‘Seniors can be the target of robbery and home invasion’

‘Seniors can be the target of robbery and home invasion’

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Sixty-four-year-old Stewart Lloyd is a 3rd Dan Black belt. Photograph - Richard Polden.

You don’t have to be flexible, young or an expert to learn martial arts.

Seniors now have the opportunity to practice martial arts and learn a few tricks of self-defence with new martial arts for fitness classes in Cannington.

With only one week since its launch the program was already getting positive feedback from seniors who were participating for different reasons including those suffering cancer and dealing with personal loss.

Sixty-six-year-old member Allan Smythe has Chronic Emphysema and is taking the classes for general physical rehabilitation. Photograph — Richard Polden.

Cobra Martial Arts and Fitness Centre master instructor Craig Monie said the seniors program aimed to improve mobility and flexibility, muscle tone and bone strength, manage stress, blood pressure and heart rate.

He said it increased vitality, slowed the ageing process and built social interaction.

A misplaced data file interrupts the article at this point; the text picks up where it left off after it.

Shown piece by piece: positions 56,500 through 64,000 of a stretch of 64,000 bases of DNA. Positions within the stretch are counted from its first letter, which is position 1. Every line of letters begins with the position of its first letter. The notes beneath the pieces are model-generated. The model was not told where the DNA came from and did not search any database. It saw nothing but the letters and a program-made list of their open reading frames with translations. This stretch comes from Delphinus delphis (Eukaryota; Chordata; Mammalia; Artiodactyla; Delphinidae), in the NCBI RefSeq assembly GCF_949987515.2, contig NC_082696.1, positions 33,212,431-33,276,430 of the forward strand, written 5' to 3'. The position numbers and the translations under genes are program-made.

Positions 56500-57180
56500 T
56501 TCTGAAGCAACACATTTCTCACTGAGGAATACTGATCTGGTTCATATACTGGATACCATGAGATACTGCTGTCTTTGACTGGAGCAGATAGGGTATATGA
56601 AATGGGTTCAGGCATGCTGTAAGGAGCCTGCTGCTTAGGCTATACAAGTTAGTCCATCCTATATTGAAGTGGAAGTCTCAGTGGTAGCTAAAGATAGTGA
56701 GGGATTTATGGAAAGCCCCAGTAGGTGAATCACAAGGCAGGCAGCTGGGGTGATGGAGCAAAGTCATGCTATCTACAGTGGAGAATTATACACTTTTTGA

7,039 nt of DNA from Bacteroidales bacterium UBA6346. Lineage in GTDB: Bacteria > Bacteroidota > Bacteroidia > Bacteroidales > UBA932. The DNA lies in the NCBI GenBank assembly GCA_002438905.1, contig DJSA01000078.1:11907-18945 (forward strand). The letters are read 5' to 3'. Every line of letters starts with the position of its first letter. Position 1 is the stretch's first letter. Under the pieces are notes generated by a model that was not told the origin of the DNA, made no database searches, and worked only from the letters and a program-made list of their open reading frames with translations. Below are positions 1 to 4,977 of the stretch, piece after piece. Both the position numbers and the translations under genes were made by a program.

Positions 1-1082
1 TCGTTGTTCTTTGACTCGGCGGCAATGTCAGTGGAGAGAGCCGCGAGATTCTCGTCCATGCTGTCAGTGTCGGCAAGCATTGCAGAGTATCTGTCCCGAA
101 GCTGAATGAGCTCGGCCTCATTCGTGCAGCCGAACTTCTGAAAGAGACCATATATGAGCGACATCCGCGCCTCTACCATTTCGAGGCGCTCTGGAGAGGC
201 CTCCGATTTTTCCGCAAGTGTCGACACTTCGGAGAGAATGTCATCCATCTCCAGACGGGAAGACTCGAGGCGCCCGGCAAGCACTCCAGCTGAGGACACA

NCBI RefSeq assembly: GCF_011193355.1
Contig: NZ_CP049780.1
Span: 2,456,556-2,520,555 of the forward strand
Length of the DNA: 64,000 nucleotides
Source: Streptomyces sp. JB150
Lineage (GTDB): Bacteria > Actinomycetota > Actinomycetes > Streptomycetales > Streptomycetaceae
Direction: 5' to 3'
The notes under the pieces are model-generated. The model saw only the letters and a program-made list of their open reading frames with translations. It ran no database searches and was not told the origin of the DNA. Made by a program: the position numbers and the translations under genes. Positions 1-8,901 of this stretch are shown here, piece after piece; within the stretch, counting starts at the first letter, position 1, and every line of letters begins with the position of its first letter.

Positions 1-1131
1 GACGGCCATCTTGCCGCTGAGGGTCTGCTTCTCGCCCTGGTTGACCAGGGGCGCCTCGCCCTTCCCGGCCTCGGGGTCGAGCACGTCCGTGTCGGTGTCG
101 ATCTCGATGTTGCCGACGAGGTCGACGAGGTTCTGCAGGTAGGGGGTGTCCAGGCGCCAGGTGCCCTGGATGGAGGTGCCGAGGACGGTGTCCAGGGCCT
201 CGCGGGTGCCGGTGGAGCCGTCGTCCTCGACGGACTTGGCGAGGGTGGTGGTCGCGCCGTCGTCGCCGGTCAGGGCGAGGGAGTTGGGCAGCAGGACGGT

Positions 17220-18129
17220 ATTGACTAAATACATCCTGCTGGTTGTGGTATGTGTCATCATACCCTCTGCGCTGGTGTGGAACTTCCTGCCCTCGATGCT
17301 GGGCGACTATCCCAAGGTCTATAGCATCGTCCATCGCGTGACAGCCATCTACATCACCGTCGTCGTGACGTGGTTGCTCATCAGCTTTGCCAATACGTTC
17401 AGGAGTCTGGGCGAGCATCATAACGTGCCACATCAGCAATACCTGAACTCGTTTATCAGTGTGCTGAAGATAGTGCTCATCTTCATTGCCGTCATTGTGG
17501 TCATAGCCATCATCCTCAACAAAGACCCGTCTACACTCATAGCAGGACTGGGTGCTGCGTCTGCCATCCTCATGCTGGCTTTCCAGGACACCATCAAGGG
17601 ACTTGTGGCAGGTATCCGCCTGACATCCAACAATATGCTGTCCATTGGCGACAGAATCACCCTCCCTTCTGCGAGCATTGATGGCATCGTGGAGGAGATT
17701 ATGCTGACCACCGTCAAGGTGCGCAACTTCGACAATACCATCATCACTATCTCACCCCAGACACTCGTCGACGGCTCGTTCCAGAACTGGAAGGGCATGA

“We cover blocks, punches and knee techniques through the warm up exercises,” he said.

“It is important that seniors and everyone in general knows the basics of these techniques as seniors can be the target of robbery and home invasion, which is on the rise as the economy continues to decline.”

In class seniors practice low intensity exercises, stretching and breathing techniques using martial arts and self-defence exercises and principles.

“I have noticed excitement, improved mindset, confidence and hope that they will be able to deal better with the challenges they are facing which include cancer, surgeries, stroke and death of spouses,” he said.

“It gives them something positive to look forward to twice a week, a positive activity to keep them occupied, a place of belonging of people of similar age and experiencing similar challenges.

As well as the opportunity to slow the ageing process and recover from illness.”

Fifty two-year-old Anahera Hoani tried the senior classes last week and had been training with the centre for almost five years as a probationary black belt.

“The two classes I have attended have already made a big difference but most of all I have fun,” she said.

“I intend to continue with these classes to help me overcome high blood pressure and anxiety and making new friends within the community